Bizos was a life-long campaigner against the death penalty. He also took part in the negotiations to release Mandela. In 1990 he joined the ANC legal and constitutional team which helped draft the interim constitution. He was an advisor through the negotiations to end apartheid (Codesa) and helped write laws such as the Truth and Reconciliation Act.

Life of activism

He helped found the Legal Resources Centre in 1978 and joined its constitutional litigation team in 1991: he led its team at the Marikana Commission of Inquiry in 2013. The commission, headed by Judge Ian Farlam, investigated the tragic incidents that culminated in the killing of 44 people, and injury to 250, in August 2012.

Also, during 2008, he represented the Chinese Association of South Africa in winning a ruling that Chinese people living in South Africa before 1990 must be designated as “previously disadvantaged” in terms of affirmative action and black economic empowerment proceedings.

He helped found the National Council of Lawyers for Human Rights in 1979. He served on the Judicial Service Commission between 1994 and 2009. The commission interviews candidates for judicial positions, makes recommendations for appointment to the bench and handles complaints brought against the judges.

He was an acting judge of the High Court in South Africa, and a judge in the Botswana Appeal Court 1985-1993. He also defended Morgan Tsvangirai, the Zimbabwean opposition leader, in a Zimbabwe trial in 2003.


Bizos authored three books: No One to Blame? In Pursuit of Justice in South Africa (1998); Odyssey to Freedom (2011); and Sixty-Five Years of Friendship (2017).


George Bizos remained steadfast in his commitment to human rights after South Africa became a democracy in 1994. His appearance on behalf of the families of mine workers shot by the police at the Marikana Commission of Inquiry was merely the most high-profile of his efforts to seek justice for the poor and marginalised.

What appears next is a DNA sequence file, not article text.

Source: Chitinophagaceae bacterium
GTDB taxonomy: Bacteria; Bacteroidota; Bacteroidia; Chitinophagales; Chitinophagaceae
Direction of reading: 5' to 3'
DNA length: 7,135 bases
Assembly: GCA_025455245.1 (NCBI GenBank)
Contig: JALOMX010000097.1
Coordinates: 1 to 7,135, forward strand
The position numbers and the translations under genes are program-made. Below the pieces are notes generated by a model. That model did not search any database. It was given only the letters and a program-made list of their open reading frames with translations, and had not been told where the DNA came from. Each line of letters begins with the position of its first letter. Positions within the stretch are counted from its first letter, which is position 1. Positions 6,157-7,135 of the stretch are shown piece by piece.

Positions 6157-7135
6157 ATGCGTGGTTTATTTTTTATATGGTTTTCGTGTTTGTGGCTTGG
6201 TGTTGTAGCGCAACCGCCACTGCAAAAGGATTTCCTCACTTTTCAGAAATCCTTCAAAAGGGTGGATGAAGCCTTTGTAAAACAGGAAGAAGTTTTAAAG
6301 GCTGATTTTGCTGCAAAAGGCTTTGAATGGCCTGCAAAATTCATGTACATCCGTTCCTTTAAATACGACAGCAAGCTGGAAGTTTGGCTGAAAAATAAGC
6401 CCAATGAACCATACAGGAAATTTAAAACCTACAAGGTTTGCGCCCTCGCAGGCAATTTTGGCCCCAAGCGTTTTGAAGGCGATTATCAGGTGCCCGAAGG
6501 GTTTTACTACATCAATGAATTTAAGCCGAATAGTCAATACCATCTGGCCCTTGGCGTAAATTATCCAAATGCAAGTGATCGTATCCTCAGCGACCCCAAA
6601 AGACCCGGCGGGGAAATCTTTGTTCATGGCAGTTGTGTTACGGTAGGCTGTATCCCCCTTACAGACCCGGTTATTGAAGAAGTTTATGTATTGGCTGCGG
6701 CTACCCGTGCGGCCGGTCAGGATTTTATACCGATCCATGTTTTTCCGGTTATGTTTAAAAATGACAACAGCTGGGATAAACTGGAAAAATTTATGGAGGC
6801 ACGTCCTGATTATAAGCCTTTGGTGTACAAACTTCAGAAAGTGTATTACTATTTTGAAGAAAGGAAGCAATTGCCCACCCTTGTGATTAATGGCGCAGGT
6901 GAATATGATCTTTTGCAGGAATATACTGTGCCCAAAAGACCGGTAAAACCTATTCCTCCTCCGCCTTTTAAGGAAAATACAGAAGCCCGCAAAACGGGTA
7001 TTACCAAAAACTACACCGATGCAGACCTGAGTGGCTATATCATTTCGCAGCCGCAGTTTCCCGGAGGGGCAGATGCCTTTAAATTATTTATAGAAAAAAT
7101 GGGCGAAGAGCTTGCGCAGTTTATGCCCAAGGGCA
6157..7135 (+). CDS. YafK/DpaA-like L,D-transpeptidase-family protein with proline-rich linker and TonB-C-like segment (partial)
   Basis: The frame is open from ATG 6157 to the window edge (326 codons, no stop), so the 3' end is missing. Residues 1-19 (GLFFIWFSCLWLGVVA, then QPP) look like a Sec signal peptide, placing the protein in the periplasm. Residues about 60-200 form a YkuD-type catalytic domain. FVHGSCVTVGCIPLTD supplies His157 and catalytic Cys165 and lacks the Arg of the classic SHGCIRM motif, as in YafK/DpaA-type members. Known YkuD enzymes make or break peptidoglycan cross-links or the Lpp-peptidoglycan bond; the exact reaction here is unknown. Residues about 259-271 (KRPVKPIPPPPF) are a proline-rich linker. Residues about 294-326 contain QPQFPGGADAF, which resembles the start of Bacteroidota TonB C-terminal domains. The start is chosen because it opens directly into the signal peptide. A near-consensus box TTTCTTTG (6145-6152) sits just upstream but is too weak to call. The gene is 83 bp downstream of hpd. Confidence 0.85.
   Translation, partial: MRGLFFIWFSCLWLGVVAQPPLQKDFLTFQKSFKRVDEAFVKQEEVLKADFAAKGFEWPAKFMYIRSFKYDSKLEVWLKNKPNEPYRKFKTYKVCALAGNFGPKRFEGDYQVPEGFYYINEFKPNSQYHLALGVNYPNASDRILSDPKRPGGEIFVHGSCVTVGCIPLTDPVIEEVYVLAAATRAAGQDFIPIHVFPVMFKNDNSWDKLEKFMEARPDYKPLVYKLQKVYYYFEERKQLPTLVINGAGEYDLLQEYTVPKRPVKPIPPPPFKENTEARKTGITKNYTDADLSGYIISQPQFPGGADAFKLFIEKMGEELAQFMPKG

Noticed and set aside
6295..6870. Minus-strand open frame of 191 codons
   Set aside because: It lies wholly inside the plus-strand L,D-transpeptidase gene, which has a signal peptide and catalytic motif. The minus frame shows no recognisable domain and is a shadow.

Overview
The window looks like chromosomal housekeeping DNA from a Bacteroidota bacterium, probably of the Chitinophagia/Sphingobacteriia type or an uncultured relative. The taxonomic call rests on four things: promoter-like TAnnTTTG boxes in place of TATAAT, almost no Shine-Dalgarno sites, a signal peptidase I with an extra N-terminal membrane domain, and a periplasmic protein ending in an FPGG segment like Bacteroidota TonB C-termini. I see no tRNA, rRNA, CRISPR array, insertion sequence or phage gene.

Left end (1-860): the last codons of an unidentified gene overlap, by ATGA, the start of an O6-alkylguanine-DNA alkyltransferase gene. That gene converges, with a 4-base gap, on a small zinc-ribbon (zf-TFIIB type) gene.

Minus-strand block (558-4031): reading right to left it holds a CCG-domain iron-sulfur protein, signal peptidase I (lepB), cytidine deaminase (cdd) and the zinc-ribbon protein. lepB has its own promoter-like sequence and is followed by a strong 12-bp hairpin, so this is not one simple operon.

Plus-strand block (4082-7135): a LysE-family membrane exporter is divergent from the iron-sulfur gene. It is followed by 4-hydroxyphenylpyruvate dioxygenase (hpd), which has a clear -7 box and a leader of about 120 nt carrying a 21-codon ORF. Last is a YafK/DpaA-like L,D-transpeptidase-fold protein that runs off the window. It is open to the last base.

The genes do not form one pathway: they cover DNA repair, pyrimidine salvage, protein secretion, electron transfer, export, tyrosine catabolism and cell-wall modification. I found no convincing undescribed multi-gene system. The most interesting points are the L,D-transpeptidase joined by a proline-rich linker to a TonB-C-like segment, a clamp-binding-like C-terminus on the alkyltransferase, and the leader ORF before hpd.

According to Nicole Fritz, CEO of Freedom Under Law, Bizos represented what law can and should be: essentially humane, principled, decent, just.

The evocation of the rule of law upheld by Bizos and those like Mandela, Sisulu, Arthur Chaskalson, as expansive and merciful, a means to secure equal rights for all, ultimately defeated the law of the apartheid state: cruel, merciless, oppressive.

While Bizos helped usher in a new constitutional democracy, he showed in the aftermath that the struggle to perfect justice continued, that it is the work of a lifetime, says Fritz:

His commitment to justice was inexhaustible. He continued to work and serve justice even when he could, with every good reason, have sought a well-deserved and restful retirement. And that commitment to justice extended beyond South Africa.

She recalls how, travelling with him to Harare a few years back, at both O.R. Tambo International Airport and at Harare airport, he was virtually mobbed by fellow travellers: “There’s George Bizos!”, “There’s Madiba’s lawyer!” And later in a Harare magistrate’s court, the reception was similar: and not just from the accused facing politically motivated charges and whom he had come to support and stand with in solidarity. He got the same reception from the court officials.


That huge affection in which he was held by so many, not just in this country but across the region, is testimony to the enormous contribution he made: to his unceasing commitment to justice. His example will stand as a light – an example of the role one can play, and the difference to be made, even in the darkest of days.


His awards include the Order for Meritorious Service (1999); the International Trial Lawyer of the Year (2001) from the International Academy of Trial Lawyers; and in 2004 the International Bar Association honoured him with the Barnard Simons Memorial Award.

He married Arethe Daflos in 1948; she passed away in 2017. George Bizos is survived by three sons and seven grandchildren.The Conversation

Keith Gottschalk, Political Scientist, University of the Western Cape

This article is republished from The Conversation under a Creative Commons license. Read the original article.